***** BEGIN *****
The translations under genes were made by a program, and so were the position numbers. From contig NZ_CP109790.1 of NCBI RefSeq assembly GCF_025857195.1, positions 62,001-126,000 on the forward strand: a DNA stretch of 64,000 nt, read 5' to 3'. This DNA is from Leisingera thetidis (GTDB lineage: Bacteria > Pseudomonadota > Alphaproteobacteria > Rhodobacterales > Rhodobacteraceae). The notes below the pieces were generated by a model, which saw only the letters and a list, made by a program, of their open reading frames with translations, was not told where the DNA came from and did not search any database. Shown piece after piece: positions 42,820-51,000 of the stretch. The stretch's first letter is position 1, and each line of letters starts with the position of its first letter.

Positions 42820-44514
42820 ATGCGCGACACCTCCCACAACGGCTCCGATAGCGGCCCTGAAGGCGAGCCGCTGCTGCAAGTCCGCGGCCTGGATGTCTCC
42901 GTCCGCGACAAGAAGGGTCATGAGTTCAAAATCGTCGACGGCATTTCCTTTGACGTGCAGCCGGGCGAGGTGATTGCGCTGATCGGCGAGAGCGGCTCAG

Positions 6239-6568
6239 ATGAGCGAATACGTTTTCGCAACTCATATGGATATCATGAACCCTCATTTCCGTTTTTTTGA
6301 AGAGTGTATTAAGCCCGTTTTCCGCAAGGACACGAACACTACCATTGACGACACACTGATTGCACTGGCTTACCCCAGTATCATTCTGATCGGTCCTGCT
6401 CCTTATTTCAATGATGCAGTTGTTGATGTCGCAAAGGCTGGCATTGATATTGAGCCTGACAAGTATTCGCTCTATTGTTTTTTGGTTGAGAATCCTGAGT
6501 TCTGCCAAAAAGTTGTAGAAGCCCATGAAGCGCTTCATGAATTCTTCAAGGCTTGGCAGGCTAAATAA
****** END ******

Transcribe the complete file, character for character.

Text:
The translations under genes were made by a program, and so were the position numbers. From contig NZ_CP109790.1 of NCBI RefSeq assembly GCF_025857195.1, positions 62,001-126,000 on the forward strand: a DNA stretch of 64,000 nt, read 5' to 3'. This DNA is from Leisingera thetidis (GTDB lineage: Bacteria > Pseudomonadota > Alphaproteobacteria > Rhodobacterales > Rhodobacteraceae). The notes below the pieces were generated by a model, which saw only the letters and a list, made by a program, of their open reading frames with translations, was not told where the DNA came from and did not search any database. Shown piece after piece: positions 42,820-51,000 of the stretch. The stretch's first letter is position 1, and each line of letters starts with the position of its first letter.

Positions 42820-44514
42820 ATGCGCGACACCTCCCACAACGGCTCCGATAGCGGCCCTGAAGGCGAGCCGCTGCTGCAAGTCCGCGGCCTGGATGTCTCC
42901 GTCCGCGACAAGAAGGGTCATGAGTTCAAAATCGTCGACGGCATTTCCTTTGACGTGCAGCCGGGCGAGGTGATTGCGCTGATCGGCGAGAGCGGCTCAG

Positions 6239-6568
6239 ATGAGCGAATACGTTTTCGCAACTCATATGGATATCATGAACCCTCATTTCCGTTTTTTTGA
6301 AGAGTGTATTAAGCCCGTTTTCCGCAAGGACACGAACACTACCATTGACGACACACTGATTGCACTGGCTTACCCCAGTATCATTCTGATCGGTCCTGCT
6401 CCTTATTTCAATGATGCAGTTGTTGATGTCGCAAAGGCTGGCATTGATATTGAGCCTGACAAGTATTCGCTCTATTGTTTTTTGGTTGAGAATCCTGAGT
6501 TCTGCCAAAAAGTTGTAGAAGCCCATGAAGCGCTTCATGAATTCTTCAAGGCTTGGCAGGCTAAATAA